Just realised I titled this my first ever duathlon which would give the impression that I may do it again – maybe I will?
On Saturday I headed to Dorney Lake with my friend Helen as we were both taking part in the F3 Events Autumn Classic Windsor Duathlon. It meant another 5am alarm call, which is never welcome though over the course of this year Helen and I have taken part in so many events it seems the norm to work all week and have an alarm call that early at some point over the weekend for an event we have signed up to.
So it was early and it was cold, very cold.
The event is held at Dorney Lake, which a lot of people will know from the Olympics where the rowing events took place. I’ve been there a number of times before to support my husband in various triathlon events and so knew the course would be laps and go up and down or around the lake. The benefit of this venue is that it is closed roads all held within the ground and for a first duathlon attempt this seemed to make perfect sense.
There were three distances, super sprint, sprint and standard. I was originally signed up to take part in the standard distance though found out afterwards that there was a cut off time and so I decided to reduce the distance to the sprint. This meant I would do a 5k run, 20k bike, 5k run. I’d never done anything like this before where an event is multi discipline and so transition would be a first for me also.
There were quite a number of serious looking athletes, a number of Team GB participants and a whole transition area full of impressive TT bikes. I felt pretty intimidated. But I was there and would take part and complete, of that I was sure.
Normally in a run event I get caught up with the group and start off too quickly, at a pace I cannot maintain, but was conscious that I would not do this on Saturday and was not overly fussed about my time or pace providing I completed having run both legs without any walking breaks as i have been struggling a bit with my running.
The run leg was a 2.5k lap and so I had to complete two laps before I could get on my bike. The first lap was fine and I was not surprised, but impressed, to see the runners at the front taking quite a lead and I even smiled when I saw my friend Helen and she shouted and waved hello.
I finished my second lap and took my time taking a quick drink as I had stupidly forgotten to fill my water bottle so knew there would be no drink for me (silly mistake but not a huge deal with the distances I was completing) then headed into transition. Now this was an odd feeling! I put on my helmet, I had run in my gloves and glasses and started to unpack my bike before realising I needed to put on my cycle shoes so with some pretty cold and numb fingers I took off my trainers and put on my cycling shoes, turned on my garmin and was reminded by a kind marshall that transition time was counted to which I replied “I know’. Having never done this before I was going to take my sweet time so I didn’t make any stupid mistakes.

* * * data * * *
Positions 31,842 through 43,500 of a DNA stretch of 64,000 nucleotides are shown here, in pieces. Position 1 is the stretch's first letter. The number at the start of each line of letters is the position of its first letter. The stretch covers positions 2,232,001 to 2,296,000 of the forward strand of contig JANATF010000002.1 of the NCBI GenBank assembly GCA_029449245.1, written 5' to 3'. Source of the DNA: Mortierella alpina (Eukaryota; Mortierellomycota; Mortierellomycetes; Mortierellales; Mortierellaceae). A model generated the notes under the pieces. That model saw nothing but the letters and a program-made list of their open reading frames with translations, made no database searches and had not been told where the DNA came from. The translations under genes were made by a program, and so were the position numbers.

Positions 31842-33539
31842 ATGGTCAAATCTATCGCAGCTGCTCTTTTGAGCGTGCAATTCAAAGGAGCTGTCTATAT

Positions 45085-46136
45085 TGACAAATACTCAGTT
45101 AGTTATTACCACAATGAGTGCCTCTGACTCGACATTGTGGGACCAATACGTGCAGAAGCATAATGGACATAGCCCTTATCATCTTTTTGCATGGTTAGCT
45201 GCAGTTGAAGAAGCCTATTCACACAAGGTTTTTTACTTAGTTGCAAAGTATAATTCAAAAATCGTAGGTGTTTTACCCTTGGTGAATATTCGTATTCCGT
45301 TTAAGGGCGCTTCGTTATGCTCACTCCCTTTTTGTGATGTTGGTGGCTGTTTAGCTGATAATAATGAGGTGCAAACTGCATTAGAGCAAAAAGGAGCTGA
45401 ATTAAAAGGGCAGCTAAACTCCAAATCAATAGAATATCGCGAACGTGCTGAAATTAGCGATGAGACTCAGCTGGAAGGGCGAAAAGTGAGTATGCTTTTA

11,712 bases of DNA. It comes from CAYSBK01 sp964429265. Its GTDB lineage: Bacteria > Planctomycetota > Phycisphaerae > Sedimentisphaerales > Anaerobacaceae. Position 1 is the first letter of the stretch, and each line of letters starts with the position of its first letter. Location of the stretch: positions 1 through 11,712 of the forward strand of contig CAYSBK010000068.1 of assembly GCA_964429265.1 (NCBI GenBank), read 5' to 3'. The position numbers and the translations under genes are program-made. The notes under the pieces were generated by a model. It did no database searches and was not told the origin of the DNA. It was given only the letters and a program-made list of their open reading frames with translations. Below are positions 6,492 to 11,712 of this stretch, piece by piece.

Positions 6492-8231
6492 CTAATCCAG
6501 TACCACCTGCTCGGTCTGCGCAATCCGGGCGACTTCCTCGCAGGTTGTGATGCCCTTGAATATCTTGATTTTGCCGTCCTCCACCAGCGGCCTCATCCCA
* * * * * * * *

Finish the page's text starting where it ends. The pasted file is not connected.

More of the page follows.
The bike course was four laps and although it is flat and closed the wind made you work for it for sure. I genuinely thought it would be much easier than it was but soon got my confidence as I overtook a number of people and got into my stride on the bike.
Coming off the bike and getting ready for the final leg was funny. I almost forgot to take off my helmet and then nearly left transition in my cycling shoes. Again I took my time and with even colder fingers got on my trainers and headed out for the run. I say headed out for the run but I walked out of transition fiddling with my watch.
I left transition at the same time as another man and after one lap he was still behind me but came up to the side and asked if it was off putting that he was just behind me, to which I said no and if I am honest if he was not there I would probably walked at some point so I was grateful. As I said it was my first duathlon and I have never done a brick run either. A brick run is a run straight after being on the bike and it was an odd feeling. I felt like my legs were not my own and made of jelly and it took a while to settle into a slow and steady rhythm whilst still focussing on running the entire thing.
The guy I was running with was called Tim and he was a cyclist and this was also his first duathlon and we stayed together for the rest of the run crossing the finishing line together. I had completed it!
Duathlon done! Maybe not the quickest but I am pretty pleased with that and it is another goal for 2016 that I can tick off my list!